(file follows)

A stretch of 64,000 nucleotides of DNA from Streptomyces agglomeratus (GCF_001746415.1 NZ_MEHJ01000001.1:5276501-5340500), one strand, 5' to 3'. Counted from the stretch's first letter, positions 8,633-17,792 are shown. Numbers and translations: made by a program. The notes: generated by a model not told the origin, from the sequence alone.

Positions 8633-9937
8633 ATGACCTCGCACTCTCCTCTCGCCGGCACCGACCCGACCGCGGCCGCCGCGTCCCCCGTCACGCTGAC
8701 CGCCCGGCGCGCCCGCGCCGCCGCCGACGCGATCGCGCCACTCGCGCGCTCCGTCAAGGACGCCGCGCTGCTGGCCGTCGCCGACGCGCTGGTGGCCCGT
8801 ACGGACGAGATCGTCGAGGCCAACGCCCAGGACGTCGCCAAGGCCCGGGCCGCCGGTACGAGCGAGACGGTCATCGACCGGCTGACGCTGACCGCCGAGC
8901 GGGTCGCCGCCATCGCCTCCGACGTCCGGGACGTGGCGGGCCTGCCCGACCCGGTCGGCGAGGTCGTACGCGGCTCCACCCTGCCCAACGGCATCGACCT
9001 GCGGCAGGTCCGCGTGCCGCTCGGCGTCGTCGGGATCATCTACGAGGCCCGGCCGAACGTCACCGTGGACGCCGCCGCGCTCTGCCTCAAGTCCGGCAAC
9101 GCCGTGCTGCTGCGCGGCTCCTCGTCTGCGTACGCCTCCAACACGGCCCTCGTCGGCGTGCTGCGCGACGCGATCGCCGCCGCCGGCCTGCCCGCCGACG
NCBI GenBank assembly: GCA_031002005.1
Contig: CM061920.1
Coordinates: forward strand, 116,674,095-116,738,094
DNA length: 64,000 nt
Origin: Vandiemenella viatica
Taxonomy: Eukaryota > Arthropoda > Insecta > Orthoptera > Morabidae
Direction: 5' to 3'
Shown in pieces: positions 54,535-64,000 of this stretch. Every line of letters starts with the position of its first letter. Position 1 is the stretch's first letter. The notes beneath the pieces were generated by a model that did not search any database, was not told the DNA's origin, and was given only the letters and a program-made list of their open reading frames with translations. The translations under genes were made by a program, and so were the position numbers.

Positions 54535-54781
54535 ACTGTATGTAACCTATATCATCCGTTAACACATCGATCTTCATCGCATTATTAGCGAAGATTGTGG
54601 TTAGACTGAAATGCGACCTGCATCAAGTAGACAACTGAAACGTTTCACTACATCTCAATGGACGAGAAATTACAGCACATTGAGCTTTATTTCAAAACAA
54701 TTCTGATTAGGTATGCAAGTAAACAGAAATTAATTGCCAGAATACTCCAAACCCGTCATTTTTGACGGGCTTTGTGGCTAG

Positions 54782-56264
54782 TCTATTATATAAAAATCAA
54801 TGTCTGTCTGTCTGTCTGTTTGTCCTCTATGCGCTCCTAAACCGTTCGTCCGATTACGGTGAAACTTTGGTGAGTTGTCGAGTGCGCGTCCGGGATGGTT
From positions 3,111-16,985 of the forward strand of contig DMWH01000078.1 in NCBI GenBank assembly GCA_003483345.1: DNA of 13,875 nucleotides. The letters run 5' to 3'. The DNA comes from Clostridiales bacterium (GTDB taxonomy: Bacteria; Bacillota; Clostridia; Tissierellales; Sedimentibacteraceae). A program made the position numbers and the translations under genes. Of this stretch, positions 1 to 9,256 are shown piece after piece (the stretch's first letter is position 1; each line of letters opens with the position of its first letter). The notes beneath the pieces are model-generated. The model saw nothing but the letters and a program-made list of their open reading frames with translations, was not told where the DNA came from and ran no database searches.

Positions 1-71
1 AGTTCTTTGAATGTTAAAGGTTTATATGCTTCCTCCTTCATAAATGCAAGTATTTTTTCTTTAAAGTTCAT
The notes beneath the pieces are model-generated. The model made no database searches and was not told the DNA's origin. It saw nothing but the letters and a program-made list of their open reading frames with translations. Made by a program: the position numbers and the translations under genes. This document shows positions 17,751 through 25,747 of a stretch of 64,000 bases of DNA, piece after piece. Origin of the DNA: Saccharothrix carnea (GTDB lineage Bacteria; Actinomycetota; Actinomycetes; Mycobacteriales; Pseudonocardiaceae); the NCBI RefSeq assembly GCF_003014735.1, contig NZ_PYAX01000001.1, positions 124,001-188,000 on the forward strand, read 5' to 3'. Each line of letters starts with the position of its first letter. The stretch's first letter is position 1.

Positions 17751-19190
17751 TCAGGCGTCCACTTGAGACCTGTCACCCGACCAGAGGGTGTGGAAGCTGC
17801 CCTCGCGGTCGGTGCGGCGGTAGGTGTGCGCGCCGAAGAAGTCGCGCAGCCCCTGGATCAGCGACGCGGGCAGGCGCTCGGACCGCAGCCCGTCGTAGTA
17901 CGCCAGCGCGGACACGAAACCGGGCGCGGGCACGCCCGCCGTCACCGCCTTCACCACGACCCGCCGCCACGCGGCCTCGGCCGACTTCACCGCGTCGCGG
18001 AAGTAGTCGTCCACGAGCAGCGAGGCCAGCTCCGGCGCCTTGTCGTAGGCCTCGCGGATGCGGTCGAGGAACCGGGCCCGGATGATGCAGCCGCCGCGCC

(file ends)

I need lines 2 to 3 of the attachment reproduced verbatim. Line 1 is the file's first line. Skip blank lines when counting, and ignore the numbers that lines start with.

Positions 8633-9937
8633 ATGACCTCGCACTCTCCTCTCGCCGGCACCGACCCGACCGCGGCCGCCGCGTCCCCCGTCACGCTGAC